TreeProjects in the 64-bit world

Author: admin  |  Category: Development

The consumer desktop world is moving quickly towards 64-bit computing, and 64-bit Windows installations may already outnumber 32-bit ones. When TreeProjects development was started in mid-2008, 64-bit systems were exotic, but today they are mainstream. Therefore, in TreeProjects 2, I had to address some issues arising on 64-bit Windows. This post will describe what was going on.

The hidden bliss of Windows on Windows

64-bit Windows runs 32-bit applications just fine. Note that this capability doesn’t come for free to Windows. Running 32-bit on 64-bit called for an entire new Windows subsystem called WoW64 (Windows on Windows). This subsystem virtualizes the environment for 32-bit applications and provides compatible access to system services.  Sometimes, 64-bit Windows goes as far as providing two copies of services or programs – for example, there are two Internet Explorers on 64-bit Windows systems, one 32-bit and one 64-bit.

Whereas 32-bit and 64-bit programs coexist and function on 64-bit systems, there is an important limitation to their cooperation. 32-bit applications cannot use 64-bit libraries, and 64-bit applications cannot use 32-bit libraries. (A library is a small sub-program that is used by an application; several applications may share a single library.) This is not a problem for TreeProjects per se, because both its libraries and itself are 32-bit programs. However,  an issue arose in a very important area of TreeProjects: attachment search.

Indexing blues

When TreeProjects creates a file item, it indexes the content of the file, if possible. Indexing means extracting the plain text from a file and remembering word positions, to enable instant search later. Extracting text from a file is a non-trivial task, and there are myriads of file formats in existence.

Fortunately, Windows provides a way to “outsource” text extraction to another installed program that supports the file format in question. For instance, when TreeProjects indexes a .doc file, it goes to Microsoft Word and says: “Hey, you can read and write .doc files, so you can as well tell what text there is in this .doc file. Please do me the favor, thanks!” This is great, because TreeProjects doesn’t have to know anything about a file format, therefore it potentially supports any current or future file format for indexing.

In order for TreeProjects to communicate with it, a program that supports a file format has to volunteer and register an “IFilter” component that actually does the text extraction. So when TreeProjects wants to extract text from a file, it in fact calls the corresponding IFilter. Now, in 64-bit Windows programs may install either 32-bit or 64-bit IFilters.

But, as I mentioned, 32-bit programs cannot use 64-bit libraries. And 64-bit IFilters are not usable by 32-bit TreeProjects. This is why TreeProjects version 1 would often fail to index files on 64-bit computers, despite the supporting software being installed on the PC.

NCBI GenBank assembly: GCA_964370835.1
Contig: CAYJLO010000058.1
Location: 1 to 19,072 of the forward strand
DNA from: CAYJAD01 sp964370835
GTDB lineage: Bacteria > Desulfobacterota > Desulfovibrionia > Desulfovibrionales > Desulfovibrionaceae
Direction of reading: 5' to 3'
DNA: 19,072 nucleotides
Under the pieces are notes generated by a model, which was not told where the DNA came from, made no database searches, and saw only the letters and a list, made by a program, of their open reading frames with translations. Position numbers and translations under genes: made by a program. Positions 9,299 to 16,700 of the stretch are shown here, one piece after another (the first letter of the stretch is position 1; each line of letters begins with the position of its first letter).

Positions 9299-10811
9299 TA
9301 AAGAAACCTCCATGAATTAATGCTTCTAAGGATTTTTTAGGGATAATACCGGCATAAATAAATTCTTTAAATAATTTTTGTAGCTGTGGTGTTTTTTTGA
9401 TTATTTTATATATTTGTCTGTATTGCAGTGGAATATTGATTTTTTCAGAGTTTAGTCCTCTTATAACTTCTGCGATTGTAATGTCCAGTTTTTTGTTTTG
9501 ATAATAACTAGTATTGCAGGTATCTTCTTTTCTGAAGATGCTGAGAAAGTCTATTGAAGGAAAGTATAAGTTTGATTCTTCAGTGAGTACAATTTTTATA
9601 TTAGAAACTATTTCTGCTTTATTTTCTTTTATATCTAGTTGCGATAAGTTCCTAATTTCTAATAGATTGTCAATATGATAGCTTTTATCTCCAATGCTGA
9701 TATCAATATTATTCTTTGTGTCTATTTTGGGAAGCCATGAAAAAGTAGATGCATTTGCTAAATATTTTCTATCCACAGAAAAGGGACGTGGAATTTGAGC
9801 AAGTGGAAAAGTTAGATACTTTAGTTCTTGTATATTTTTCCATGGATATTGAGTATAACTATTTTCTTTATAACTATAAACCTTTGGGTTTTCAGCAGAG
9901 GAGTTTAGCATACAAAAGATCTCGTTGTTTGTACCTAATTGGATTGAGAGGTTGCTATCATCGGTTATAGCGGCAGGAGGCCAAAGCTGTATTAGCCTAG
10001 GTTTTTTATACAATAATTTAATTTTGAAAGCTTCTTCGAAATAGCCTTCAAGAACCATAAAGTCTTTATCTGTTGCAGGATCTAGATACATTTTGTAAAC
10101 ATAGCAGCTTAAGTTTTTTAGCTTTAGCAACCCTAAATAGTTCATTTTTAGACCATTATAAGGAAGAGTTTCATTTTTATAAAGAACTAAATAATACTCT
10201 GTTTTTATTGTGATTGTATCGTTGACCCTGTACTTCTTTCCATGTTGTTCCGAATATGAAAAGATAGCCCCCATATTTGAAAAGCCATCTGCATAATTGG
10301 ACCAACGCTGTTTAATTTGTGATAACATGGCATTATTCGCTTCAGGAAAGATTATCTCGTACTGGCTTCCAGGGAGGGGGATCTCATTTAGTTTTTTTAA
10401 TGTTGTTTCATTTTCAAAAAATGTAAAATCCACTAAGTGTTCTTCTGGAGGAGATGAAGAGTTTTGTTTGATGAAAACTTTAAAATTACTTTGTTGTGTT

Solving the problem

There seems to be the obvious solution to this problem: make a 64-bit version of TreeProjects for 64-bit users. Unfortunately, this is not a solution at all. As you remember, 64-bit programs cannot use 32-bit libraries, either. And if you happen to have 32-bit IFilters on your shiny 64-bit Windows (and you do have them), they will in turn become inaccessible.

So this is an either-or situation: you either have 32-bit TreeProjects without access to 64-bit IFilters, or you have 64-bit TreeProjects without access to 32-bit IFilters. You can’t win, can you?

Fortunately, there is a technique that allows TreeProjects to use both 32-bit and 64-bit IFilters. Whereas programs cannot call libraries of different “bitness”, they can communicate with other programs of different “bitness” using inter-process communication. Inter-process communication is much more cumbersome than a simple call into a library, but it builds the vital bridge between the 32-bit and 64-bit kingdoms.

So, when TreeProjects needs to index a file, it first tries to index it by directly calling an appropriate 32-bit IFilter. If it fails, it runs a tiny 64-bit exe file called “srgprc.exe” (srgprc stands for “surrogate process”). This new short-lived 64-bit process talks to 64-bit IFilters on behalf of the main application, and returns the result to TreeProjects using inter-process communication.

This solution is more clunky that I’d like it to be, but it leaves us with all bases covered and is completely transparent to the users of TreeProjects.

A case for 64-bit TreeProjects

Why don’t I make a 64-bit build of TreeProjects and use a 32-bit surrogate process? 64-bit is cool, after all!

The question is good, but the answer is: there will not be a 64-bit build of TreeProjects in the near, or not-so-near, future. And the reasons for that are:

  • Among the libraries that TreeProjects uses, there are libraries that are provided by third-party vendors, which I cannot recompile for 64-bit architectures, and which the vendors don’t plan to release for 64-bit platforms.
  • Contrary to an intuitive conception, a 64-bit build of TreeProjects would not noticeably improve the speed or resource usage on 64-bit computers. It might even become slower, and would certainly become somewhat bigger. So even if I could battle the first bullet point and make a 64-bit build, it would not be worth the significant overhead of keeping and managing two separate builds.

To sum it up, there will not be a 64-build of TreeProjects for a while, but that will not hurt its users in the slightest.

Thanks for reading, take care and have fun!


One Response to “TreeProjects in the 64-bit world”

  1. NeoSmereka Says:

    Thank you for writing this latest blog entry. Very informative, as usual, and quite educational.

    I appreciate you taking the time to write it.

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